My Brilliant Career

English Title: My Brilliant Career

Country of Origin: Australia

Director: Gillian Armstrong

Producer(s): Margaret Fink

Screenplay: Eleanor Witcombe

Cinematographer: Donald M. McAlpine

Editor: Nicholas Beauman

Runtime: 100 minutes

Genre: period film, AFC genre

Starring/Cast: Aaron Wood, Peter Whitford, Marion Shad, Gordon Piper, Sam Neill, Patricia Kennedy, Wendy Hughes, Alan Hopgood, Robert Grubb, David Franklin, Judy Davis, Sue Davies, Max Cullen, Aileen Britton, Julia Blake

Year: 1979

Other Information:
  From the novel by Miles Franklin


Synopsis:

Sybylla Melvin is a young woman with bigger dreams than life as a wife and mother in the bush – she wants to write. However there is little time for this in her day-to-day life on the drought stricken farm she lives on with her family. There is only time (as she says in voice over as she milks a cow) to work and sleep.The financial woes of the family lead her mother to send her away to her rich grandmother’s home. So begins Sybylla’s complicated journey toward selfhood. At the lush green homestead of Caddagat she grapples with how behave in a lady-like fashion, and how to reconcile her self to the social order. When Sybylla falls in love with the well-to-do landowner, Harry Beacham, she is faced with her toughest decision when he asks for her hand in marriage. But ultimately Sybylla cannot agree to marry, as she fears she will never fulfil her dream to write if she does. Unable to settle for a life in the bush, “having a baby every year”, she chooses her ”brilliant” career over love, and writes her novel.


Critique:

My Brilliant Career is based on the novel of the same name published in 1901 by Miles Franklin. Miles Franklin was a female writer who wrote of themes close to her heart – the difficult choice faced by women between personal creative fulfilment and the traditional domestic role of wife and mother. This was a theme that resonated strongly in the 1970’s, as more women entered the workforce in the aftermath of the Women’s Liberation movement of the 1960’s, and discovered that equal opportunities often translated into a choice between work and marriage. The transposition of these contemporary themes into the Period film was a canny manoeuvre by female producer Margot Fink and female director Gillian Armstrong. My Brilliant Career has a freshness of theme that resonates to this day, helped enormously by the charismatic performance of Judy Davis in her first major role.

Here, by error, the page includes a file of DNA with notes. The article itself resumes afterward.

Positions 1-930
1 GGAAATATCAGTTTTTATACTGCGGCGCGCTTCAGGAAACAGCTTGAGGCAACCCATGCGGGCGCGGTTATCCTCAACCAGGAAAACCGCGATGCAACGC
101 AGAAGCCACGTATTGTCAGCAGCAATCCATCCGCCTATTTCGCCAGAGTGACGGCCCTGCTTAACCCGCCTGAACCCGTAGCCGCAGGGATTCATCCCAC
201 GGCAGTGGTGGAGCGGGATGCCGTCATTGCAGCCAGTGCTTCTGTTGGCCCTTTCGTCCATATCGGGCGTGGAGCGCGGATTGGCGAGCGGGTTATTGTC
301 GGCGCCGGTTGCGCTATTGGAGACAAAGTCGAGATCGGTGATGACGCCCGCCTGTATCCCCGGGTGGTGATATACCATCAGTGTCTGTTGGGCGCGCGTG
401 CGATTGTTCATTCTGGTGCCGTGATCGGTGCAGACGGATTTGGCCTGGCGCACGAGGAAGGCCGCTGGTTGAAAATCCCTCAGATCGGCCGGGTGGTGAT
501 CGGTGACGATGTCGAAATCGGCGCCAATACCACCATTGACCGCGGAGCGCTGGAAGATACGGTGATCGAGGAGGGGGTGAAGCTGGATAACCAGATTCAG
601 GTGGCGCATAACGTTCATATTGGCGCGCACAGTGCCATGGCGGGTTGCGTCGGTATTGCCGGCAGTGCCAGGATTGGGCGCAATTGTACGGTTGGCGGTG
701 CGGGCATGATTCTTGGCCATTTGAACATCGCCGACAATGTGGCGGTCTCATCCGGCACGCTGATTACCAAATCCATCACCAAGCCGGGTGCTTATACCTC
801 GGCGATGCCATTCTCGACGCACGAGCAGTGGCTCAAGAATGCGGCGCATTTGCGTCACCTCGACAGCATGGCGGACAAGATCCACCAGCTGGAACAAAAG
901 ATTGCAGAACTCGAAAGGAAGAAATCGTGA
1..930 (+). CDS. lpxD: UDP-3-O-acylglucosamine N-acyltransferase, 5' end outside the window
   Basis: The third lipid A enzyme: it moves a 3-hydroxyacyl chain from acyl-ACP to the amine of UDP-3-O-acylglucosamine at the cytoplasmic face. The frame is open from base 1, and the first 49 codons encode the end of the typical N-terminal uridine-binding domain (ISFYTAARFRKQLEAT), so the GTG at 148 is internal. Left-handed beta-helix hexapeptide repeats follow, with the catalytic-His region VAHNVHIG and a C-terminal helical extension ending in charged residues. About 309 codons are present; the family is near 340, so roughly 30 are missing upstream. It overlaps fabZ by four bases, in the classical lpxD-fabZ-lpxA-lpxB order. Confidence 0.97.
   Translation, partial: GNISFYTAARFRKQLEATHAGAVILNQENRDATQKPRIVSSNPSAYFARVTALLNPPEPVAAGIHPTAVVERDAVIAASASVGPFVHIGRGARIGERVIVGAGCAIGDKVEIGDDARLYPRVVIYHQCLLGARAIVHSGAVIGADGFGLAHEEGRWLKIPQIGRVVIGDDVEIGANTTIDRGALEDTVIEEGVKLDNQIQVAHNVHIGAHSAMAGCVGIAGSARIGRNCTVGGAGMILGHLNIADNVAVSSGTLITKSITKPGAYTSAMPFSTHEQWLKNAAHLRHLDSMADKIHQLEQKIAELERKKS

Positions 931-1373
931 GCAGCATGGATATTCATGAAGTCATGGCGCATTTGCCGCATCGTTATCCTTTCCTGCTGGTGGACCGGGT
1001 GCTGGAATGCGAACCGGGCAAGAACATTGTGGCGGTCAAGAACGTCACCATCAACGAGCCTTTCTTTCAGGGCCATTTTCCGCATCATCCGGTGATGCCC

My Brilliant Career very actively engages with the powerful mythology of the Australian outback – nature and culture are seen as two distinct oppositional forces. Sybylla longs to be away from the bush, to be immersed in culture, in the world of music, ideas and language. As she says to her sister in an early scene of the film: “don’t you dream of more than this? Living out in the bush, I might as well be dead!”. The first scene of the film opens with Sybylla beginning to write her story, only to be interrupted by the primal force of nature outside as a huge dust storm engulfs the farm, forcing her away from her desk. The theme of drought is established early - the opening shot of the film is a wide shot of the family farm in bright sunlight, the landscape bleached and pale, a frame very reminiscent of Arthur Streeton’s painting The Selectors Hut (1890) with it’s huge expanse of sky. Don McAlpine’s cinematography powerfully contrasts the harsh dry landscape of Sybylla’s family farm with the seductive lushness of her grandmother’s verdant English style home and gardens. In this section the compositions are very painterly, recalling the palette and design of French Impressionism, which is carried through by the art direction of the interiors at Caddagat. Luciana Arrighi uses fresh floral tones in the wallpaper, and arrangements of fresh green leaves in vases. Cultivated nature is ever present in the frame, contrasting with the sombre earthiness of the farm.

 

Breaking up the simple dialectic of nature versus culture is Sybylla herself, who seems to operate as a force of some other kind, disrupting the accepted order of things. Her Aunt Helen tells her that she has “a wildness of spirit that is going to get you into trouble all your life. So you must try and learn to control it, and try and cultivate a little feminine vanity”.  This wildness in Sybylla is symbolised by water throughout the film. In a scene following her My Fair Lady style makeover, she is presented with a bunch of flowers by a possible suitor as she reads delicately by a picture perfect lake – only to give in to her own sense of life and throw the flowers in the lake. Drops of rain begin to fall, and she jumps up, allowing herself to revel in the downpour, soaked to the skin. Sybylla longs for water after so many years of her drought on the family farm, but it is also a metaphor for her self. And it is this irrepressible nature of hers that literally rocks the boat, when she is being punted around a lake in an elegant courtship by Harry, she purposefully capsizes the punt, and they are submerged – Sybylla rejecting this mirage of happiness in favour of unknown depths. This is perhaps what is so powerful about My Brilliant Career

 it is a story that could be Australia’s version of Pride & Prejudice, though it upends Jane Austen’s novel, inserting a thoroughly modern character into the outback mythology. Gillian Armstrong and Margaret Fink stood up for Miles Franklin’s original ending to the novel when film investors were unsure, and the bold image of Sybylla alone at the gate, after posting her novel, looking off into the setting sun is an image that subtly recalls the iconic moment of Vivien Leigh standing alone in a technicolour sunset in Gone with the Wind, saying “I will go on”. My Brilliant Career is a film that doesn’t simplify the complexity of Sybylla’s decision, and its themes continue to resonate strongly today.

Author of this review: Bonnie Elliott